• To support growth, he lifted the threshold for employers’ National Insurance contributions, began a phased reduction in corporation tax from 28% to 24% (later extended and accelerated to reach 20% in 2015-2016), took steps to increase the personal income tax allowance from £6,500 to £10,000 (later raised to £10,500 – a flagship Liberal Democrat measure adopted by the coalition government), resurrected a previous link between the basic pension and earnings, and declared support to various regional infrastructure projects.  This was followed by a suspension of above-inflation rises in petrol duty, the controversial reduction of Labour’s top rate of income tax from 50% to 45%, the introduction of ‘funding for lending’ and Help to Buy schemes aimed at encouraging banks to lend to small businesses and nudge developers into building new housing, and limited relief from green levies for businesses.
• Finally, by way of oversight, he had already announced the creation of an independent Office for Budget Responsibility.  In the Autumn of 2010, he also instigated an overhaul of the regulatory framework for the financial sector under the Bank of England, which gained wide-ranging powers for prudential regulation under its new Governor in 2013.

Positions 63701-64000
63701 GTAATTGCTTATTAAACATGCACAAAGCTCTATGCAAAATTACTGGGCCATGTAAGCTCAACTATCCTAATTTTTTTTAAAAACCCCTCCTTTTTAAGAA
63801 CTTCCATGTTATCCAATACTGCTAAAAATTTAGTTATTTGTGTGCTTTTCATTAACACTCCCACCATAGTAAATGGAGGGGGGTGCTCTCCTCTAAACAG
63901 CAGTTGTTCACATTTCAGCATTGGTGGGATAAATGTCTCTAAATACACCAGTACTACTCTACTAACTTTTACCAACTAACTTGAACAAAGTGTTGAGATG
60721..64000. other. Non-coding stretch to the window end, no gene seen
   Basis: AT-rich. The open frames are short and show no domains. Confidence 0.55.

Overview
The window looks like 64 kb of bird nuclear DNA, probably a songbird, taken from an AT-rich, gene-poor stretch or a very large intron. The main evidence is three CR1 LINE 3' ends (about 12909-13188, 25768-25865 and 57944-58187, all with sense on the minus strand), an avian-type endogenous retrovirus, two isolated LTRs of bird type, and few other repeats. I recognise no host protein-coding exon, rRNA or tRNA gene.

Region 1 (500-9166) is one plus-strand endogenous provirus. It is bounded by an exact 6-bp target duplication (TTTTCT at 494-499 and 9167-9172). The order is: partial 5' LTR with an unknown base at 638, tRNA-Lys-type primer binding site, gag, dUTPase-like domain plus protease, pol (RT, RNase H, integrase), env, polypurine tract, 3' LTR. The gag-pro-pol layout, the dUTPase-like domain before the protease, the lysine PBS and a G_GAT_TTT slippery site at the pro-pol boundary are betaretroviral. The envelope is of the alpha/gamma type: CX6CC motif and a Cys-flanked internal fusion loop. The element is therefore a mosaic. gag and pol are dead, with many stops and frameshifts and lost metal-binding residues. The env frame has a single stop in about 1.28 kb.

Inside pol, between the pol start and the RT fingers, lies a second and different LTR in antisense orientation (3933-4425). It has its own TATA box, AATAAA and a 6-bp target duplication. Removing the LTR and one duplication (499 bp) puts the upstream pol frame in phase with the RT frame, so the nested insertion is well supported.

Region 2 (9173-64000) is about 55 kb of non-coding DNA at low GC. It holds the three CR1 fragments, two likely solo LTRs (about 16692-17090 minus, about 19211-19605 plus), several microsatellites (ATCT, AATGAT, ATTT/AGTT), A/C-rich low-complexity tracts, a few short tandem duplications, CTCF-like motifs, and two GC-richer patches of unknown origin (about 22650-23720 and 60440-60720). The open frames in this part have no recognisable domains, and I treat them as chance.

This extensive catalogue of measures went a long way to addressing the deficit over time, but a gap remained for government departments to bridge during the Comprehensive Spending Review that followed his emergency budget.  Having reaffirmed the party’s commitment to protect the health and overseas aid budgets, which represented almost 20% of all government spending, other areas faced eye-watering average cuts of 25% – up from 14% if nothing had been ring-fenced).  This was later ameliorated by other savings (notably from Child Benefit), but nonetheless remained at 19%.  In practice, the pain was unevenly spread, from 7.5% for Defence and 11% for Education, through 25% for the Home Office and Ministry of Justice, to over 60% for Communities & Local Government.